“Yes, everyone was like, ‘how do you get up at the crack of dawn without a pastry?'”
“We’re doing this together,” I said. We high fived and went in.
Part 3: Yoga
Chop Shop was full. We laid our yoga mats on the concrete floor.
“There’s a pillar in front of me,” I said.
My new friend said, “That means you have an obstacle in your life.”
Two instructors, Cat Aldana and Brian Witten led us in a vinyasa flow. There were no candles. There was no peace. You could already feel the energy—the anticipation of experiencing your first Daybreaker.
Light EDM music played in the background. It felt more like a dance warm-up as we got in our fair share of downward dogs and warrior 1 poses.
Even though the class was full, some did hand stands right in the middle of the room.
It was 6:45 AM and we were now in pigeon pose.
“Get Your Booty on the Dance Floor,” from the song “Pump Up the Jam” was on in the background. And, I am literally trying to do that.
My new friend looked at me and encouraged me to reach for my leg.
“It hurts,” I mouthed.
But, she insisted.
I reached further, grasping my toes.
In yoga class, I very much feel like it is a solo practice, but here I felt apart of something.
Part 4: Breakfast
“I think you know what’s next,” Aldana, our yoga instructor, said.
After we reached zen and let our problems flow through us and exhale out of us, we were ready.
We rolled up our mats and stashed our purses under the stairway.
A new group of people joined us.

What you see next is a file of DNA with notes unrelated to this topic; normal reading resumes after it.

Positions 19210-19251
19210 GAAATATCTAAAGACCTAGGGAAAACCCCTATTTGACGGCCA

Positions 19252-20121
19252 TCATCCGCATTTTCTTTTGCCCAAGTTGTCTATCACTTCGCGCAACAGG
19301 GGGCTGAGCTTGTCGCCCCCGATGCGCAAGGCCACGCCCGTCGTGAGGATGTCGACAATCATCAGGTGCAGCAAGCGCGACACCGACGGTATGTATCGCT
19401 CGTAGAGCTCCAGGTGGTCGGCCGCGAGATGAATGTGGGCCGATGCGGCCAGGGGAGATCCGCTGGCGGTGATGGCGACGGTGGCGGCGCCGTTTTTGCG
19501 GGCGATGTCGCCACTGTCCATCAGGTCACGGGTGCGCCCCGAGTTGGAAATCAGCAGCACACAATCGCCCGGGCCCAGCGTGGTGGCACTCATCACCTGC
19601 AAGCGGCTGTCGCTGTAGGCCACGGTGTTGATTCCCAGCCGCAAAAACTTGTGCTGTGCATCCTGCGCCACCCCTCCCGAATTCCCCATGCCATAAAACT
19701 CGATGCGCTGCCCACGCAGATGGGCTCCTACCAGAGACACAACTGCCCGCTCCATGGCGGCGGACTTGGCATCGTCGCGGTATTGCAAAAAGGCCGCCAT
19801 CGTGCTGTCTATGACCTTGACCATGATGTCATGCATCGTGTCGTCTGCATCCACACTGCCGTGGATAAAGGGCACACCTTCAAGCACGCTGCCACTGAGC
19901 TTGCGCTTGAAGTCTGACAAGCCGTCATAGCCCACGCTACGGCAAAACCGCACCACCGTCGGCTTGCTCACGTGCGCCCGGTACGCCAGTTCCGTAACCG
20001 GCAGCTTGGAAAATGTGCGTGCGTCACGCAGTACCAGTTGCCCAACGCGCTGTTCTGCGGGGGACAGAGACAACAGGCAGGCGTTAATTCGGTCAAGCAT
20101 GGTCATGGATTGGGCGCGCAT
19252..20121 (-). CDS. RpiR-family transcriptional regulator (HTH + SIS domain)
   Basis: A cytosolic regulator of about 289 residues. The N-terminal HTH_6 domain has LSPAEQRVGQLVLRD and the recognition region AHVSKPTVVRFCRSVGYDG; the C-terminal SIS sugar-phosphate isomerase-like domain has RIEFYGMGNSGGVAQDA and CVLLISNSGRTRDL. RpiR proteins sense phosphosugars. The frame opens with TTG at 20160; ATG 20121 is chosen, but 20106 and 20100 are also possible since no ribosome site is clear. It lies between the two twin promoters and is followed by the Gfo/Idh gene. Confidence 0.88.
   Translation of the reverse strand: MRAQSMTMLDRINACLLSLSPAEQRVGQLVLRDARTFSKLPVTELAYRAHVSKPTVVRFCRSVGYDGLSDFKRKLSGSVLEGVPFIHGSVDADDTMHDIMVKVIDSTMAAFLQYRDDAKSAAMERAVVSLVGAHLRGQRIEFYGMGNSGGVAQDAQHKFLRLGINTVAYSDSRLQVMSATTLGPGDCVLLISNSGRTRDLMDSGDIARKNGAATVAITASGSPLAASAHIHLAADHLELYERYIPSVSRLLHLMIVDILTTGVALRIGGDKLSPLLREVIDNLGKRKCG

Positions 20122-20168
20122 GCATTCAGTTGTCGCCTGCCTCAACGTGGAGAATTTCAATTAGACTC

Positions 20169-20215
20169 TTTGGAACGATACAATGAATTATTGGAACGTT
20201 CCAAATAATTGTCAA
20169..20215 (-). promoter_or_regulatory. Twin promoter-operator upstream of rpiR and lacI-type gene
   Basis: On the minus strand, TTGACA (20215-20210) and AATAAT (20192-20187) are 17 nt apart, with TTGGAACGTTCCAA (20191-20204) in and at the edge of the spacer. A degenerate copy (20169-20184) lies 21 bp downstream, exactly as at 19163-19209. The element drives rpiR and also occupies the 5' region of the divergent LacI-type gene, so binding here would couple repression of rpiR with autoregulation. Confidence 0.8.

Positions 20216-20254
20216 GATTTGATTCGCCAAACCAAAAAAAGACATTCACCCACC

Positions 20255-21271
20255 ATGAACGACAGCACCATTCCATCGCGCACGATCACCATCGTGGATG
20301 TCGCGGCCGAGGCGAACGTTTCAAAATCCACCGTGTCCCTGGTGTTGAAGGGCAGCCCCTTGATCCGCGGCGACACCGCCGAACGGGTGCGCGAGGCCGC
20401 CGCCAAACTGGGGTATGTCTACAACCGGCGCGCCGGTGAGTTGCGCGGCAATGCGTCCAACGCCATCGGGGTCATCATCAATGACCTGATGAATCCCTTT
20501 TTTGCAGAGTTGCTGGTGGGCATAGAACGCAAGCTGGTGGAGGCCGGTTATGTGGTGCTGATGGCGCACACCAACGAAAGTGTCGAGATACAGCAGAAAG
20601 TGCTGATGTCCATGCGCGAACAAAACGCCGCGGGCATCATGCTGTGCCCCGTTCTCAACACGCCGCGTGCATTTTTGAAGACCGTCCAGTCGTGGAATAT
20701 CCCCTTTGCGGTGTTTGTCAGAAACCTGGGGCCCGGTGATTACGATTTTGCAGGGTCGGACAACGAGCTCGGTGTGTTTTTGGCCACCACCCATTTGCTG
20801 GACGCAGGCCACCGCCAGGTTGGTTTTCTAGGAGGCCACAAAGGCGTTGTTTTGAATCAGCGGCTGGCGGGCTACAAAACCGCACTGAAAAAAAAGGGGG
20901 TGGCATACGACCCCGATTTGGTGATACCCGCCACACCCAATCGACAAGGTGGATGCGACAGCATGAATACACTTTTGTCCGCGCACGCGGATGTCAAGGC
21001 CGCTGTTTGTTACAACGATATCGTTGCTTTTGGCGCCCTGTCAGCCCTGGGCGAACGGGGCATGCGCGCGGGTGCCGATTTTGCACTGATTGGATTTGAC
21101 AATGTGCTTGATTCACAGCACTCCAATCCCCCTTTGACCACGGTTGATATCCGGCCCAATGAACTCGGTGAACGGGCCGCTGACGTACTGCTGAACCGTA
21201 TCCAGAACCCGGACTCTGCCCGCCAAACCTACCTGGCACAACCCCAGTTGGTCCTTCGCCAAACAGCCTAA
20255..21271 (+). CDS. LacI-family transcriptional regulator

Who starts a rave with breakfast? We do.
We went to the breakfast bar for High Brew Coffee skinny lattes, Vita coconut water, Green Sheep Water, and protein shakes.
Part 5: Dance Party
Defined abs. Check. High energy. Check. Yoga Pants. Check.
When you remove the make-up, the flirting, the tight skirt, the cologne, and the alcohol, people still dance.
They came to dance. And they aren’t going to wait for you to join in to start dancing.
We never moved this free before because we were in sports bras. We never jumped this high before because we were in Nike’s. We never lasted this long because we were fueled by protein shakes.
We weren’t worried about who to take home that night. We weren’t worried about our dress riding up. We weren’t worried about looking a certain way to get access to the club.
Some opted to be unicorns or wear wigs, but most of us were in neon and workout clothes.
And of course we look good.
We woke up like this (literally).
We’re in yoga pants. We have no make-up on and our messy bun is getting messier as we shake our laffy taffy, to cue you in on the song currently playing.
DJs Win & Woo started the morning up beat.